COVID-19/epidemiology , Pregnancy Complications, Infectious/epidemiology , Adult , Carrier State/epidemiology , Cesarean Section/statistics & numerical data , Chorioamnionitis/epidemiology , Cohort Studies , Delivery, Obstetric , Female , Fever/epidemiology , Hospitalization , Humans , Length of Stay/statistics & numerical data , Logistic Models , Maternal Age , New York City/epidemiology , Obesity, Maternal/epidemiology , Pneumonia/epidemiology , Pregnancy , Residence Characteristics , Retrospective Studies , Risk Factors , SARS-CoV-2 , Young Adult
Ann Surg ; 273(1): 34-40, 2021 01 01.
Article in English | MEDLINE | ID: covidwho-1082368


OBJECTIVE: To evaluate the perioperative morbidity and mortality of patients with COVID-19 who undergo urgent and emergent surgery. SUMMARY BACKGROUND DATA: Although COVID-19 infection is usually associated with mild disease, it can lead to severe respiratory complications. Little is known about the perioperative outcomes of patients with COVID-19. METHODS: We examined patients who underwent urgent and emergent surgery at 2 hospitals in New York City from March 17 to April 15, 2020. Elective surgical procedures were cancelled throughout and routine, laboratory based COVID-19 screening was instituted on April 1. Mortality, complications, and admission to the intensive care unit were compared between patients with COVID-19 detected perioperatively and controls. RESULTS: Among 468 subjects, 36 (7.7%) had confirmed COVID-19. Among those with COVID-19, 55.6% were detected preoperatively and 44.4% postoperatively. Before the routine preoperative COVID-19 laboratory screening, 7.7% of cases were diagnosed preoperatively compared to 65.2% after institution of screening (P = 0.0008). The perioperative mortality rate was 16.7% in those with COVID-19 compared to 1.4% in COVID-19 negative subjects [aRR = 9.29; 95% confidence interval (CI), 5.68-15.21]. Serious complications were identified in 58.3% of COVID-19 subjects versus 6.0% of controls (aRR = 7.02; 95%CI, 4.96-9.92). Cardiac arrest, sepsis/shock, respiratory failure, pneumonia, acute respiratory distress syndrome, and acute kidney injury were more common in those with COVID-19. The intensive care unit admission rate was 36.1% in those with COVID-19 compared to 16.4% of controls (aRR = 1.34; 95%CI, 0.86-2.09). CONCLUSIONS: COVID-19 is associated with an increased risk for serious perioperative morbidity and mortality. A substantial number of patients with COVID-19 are not identified until after surgery.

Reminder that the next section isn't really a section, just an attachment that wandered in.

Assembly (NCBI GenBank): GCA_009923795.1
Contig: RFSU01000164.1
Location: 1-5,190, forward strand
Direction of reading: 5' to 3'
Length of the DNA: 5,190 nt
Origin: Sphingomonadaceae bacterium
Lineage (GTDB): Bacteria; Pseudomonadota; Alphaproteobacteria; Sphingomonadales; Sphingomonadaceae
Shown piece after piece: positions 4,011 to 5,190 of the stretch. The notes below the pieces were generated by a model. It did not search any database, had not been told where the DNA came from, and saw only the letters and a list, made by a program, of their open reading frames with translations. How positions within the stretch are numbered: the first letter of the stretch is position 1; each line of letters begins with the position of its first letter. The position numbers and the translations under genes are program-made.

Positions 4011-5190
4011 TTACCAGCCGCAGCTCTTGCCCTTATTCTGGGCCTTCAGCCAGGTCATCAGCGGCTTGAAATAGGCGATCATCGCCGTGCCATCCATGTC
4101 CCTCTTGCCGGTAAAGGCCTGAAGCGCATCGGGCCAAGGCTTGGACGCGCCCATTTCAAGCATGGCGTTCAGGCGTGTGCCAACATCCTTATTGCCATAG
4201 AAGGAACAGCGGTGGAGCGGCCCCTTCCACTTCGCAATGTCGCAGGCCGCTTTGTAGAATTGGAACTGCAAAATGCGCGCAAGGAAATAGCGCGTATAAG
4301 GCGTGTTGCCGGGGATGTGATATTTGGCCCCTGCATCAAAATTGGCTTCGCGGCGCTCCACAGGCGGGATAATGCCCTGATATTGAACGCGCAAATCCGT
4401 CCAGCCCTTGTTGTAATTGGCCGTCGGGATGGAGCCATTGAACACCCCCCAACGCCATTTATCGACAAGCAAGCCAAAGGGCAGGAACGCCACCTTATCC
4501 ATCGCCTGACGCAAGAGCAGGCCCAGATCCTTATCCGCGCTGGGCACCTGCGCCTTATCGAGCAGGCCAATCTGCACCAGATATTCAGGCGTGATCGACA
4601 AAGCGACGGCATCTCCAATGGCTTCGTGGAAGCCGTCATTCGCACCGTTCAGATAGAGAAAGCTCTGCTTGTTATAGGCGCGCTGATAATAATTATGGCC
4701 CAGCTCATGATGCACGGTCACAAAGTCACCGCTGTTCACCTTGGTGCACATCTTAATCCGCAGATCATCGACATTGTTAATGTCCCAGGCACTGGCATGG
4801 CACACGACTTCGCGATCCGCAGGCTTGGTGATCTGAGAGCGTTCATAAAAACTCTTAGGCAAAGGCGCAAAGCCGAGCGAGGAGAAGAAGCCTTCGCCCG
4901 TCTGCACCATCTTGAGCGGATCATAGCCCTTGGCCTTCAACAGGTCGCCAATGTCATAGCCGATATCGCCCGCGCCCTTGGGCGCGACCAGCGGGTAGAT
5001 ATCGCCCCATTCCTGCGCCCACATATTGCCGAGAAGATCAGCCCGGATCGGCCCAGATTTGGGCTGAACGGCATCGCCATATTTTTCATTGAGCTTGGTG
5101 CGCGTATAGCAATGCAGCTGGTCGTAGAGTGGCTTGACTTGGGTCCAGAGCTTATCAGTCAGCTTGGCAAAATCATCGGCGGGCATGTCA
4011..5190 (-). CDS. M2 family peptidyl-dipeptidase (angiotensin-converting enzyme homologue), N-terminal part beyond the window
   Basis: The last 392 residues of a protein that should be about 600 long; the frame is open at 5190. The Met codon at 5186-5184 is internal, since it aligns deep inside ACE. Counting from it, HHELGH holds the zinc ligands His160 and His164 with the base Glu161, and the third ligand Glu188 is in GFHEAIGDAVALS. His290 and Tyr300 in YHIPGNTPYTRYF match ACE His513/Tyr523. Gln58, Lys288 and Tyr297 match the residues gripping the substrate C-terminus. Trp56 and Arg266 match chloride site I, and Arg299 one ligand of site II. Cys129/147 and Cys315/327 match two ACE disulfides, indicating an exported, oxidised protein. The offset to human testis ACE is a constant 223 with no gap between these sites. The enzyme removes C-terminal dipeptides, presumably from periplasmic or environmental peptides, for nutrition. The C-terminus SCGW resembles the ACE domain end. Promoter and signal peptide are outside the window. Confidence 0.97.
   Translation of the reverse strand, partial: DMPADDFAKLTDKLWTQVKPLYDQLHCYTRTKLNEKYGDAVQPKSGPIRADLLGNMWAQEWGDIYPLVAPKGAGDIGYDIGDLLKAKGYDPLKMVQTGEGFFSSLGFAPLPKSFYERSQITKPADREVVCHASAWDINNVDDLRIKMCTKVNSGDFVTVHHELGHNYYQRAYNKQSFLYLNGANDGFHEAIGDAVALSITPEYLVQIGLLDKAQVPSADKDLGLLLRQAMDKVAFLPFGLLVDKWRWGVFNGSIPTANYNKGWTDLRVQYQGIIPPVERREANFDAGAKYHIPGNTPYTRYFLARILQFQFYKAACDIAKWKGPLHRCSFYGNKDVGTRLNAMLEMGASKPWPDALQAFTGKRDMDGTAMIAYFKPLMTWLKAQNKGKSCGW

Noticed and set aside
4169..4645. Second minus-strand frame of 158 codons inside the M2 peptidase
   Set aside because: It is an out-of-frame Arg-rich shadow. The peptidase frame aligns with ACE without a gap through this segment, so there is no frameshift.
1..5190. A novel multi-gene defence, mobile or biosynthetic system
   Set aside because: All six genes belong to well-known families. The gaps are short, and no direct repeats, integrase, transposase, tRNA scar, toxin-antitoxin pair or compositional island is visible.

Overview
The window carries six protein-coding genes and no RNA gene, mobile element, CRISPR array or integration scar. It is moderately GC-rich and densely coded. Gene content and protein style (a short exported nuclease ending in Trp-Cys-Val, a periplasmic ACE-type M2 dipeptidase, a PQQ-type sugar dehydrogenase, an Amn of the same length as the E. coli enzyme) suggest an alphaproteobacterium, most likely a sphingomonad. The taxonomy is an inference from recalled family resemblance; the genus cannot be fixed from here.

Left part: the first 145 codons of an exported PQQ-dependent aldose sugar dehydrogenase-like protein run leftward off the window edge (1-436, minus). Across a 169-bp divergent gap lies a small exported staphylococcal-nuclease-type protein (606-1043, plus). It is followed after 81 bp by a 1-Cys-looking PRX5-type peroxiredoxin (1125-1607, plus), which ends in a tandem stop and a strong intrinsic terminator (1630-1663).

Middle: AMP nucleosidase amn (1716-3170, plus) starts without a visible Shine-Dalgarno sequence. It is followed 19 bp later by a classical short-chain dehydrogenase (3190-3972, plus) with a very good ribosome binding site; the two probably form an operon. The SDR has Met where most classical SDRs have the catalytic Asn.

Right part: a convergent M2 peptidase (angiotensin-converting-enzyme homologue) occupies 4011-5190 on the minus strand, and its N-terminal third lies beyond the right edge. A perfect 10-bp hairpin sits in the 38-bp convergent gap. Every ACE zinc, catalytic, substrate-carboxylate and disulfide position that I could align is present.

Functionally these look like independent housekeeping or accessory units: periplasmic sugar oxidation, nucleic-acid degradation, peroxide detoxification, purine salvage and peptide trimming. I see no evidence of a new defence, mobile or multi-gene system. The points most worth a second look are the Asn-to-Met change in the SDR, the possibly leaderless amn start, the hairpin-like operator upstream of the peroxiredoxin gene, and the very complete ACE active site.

COVID-19/epidemiology , Intensive Care Units/statistics & numerical data , Postoperative Complications/epidemiology , SARS-CoV-2 , Surgical Procedures, Operative/adverse effects , Adult , Aged , Comorbidity , Female , Follow-Up Studies , Humans , Male , Middle Aged , Morbidity/trends , Retrospective Studies , Survival Rate/trends , United States/epidemiology